Tuesday, 26 January 2016

Sad thoughts today

I have been to quite the most upsetting funeral today that I have ever attended.  It was a "community" or "public health" funeral, because, it seems that although the gentleman had family, no one was willing to take responsibility for the funeral arrangements.  Our minister provided the service at the church, and then there was a burial in the village cemetery.  It was at one of "my" churches, so I was asked to attend to support the funeral steward and the minister.

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(image from goodfuneralguide.co.uk)

We didn't really know what to expect, whether anyone would turn up, how it would pan out. It was unexpectedly well-attended as the family are an extensive local clan, but as large families sometimes are, it was rather a disjointed group of factions, and some went to the burial but not on to the pub afterwards, some went to the church and the pub but not the burial, and we believe that some were just going to come on later to the pub.

The heartbreaking part of the funeral for me was that the minister was not able to do the usual talk about the deceased - when and where he had been born, his life, his profession, his family, his hobbies and interests, his contributions, his legacy - because no one in the family had had a good word to say about him: perhaps they felt justified, because he seems to have had a troubled life and not been very kind to many people......but to leave the minister only able to say that the deceased had been a father, grandfather, partner and uncle was a bit of a challenge for our poor chap. He did very well, sharing some thoughts about the scripture passages, and sharing a poem about God's forgiveness, but it was a struggle for him.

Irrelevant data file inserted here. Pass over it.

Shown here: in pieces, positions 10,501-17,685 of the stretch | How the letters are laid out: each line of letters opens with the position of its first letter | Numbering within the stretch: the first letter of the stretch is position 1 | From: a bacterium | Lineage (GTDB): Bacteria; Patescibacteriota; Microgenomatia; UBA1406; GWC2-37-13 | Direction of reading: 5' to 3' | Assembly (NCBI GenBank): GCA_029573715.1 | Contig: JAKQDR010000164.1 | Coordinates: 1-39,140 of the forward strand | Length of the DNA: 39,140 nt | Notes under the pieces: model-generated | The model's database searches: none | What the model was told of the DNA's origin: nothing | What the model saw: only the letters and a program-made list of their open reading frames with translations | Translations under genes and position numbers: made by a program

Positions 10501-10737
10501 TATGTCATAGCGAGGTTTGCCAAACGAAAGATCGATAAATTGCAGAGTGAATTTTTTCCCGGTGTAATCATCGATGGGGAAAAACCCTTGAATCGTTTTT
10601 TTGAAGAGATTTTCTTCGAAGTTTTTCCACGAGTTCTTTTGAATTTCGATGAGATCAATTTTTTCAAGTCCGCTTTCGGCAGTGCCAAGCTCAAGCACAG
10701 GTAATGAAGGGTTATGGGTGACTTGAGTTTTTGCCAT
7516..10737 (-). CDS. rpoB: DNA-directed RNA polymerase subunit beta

From an outsider's point of view, the funeral varied from the more usual ones in that there was no order of service, only one hymn, no eulogy [as I have said], no limo behind the hearse. I understand that the grave will be very simple too. The family had organised flowers, and the coffin was just as most of the others I had seen recently.

This has opened my eyes to a different side of ministry and to how some families can react to death. All the funerals I have been to before have been for someone who has been much loved and will be missed, but this was very different, and I feel the need to reflect upon it for some time before I come to terms with it.  Life really makes you think sometimes, eh?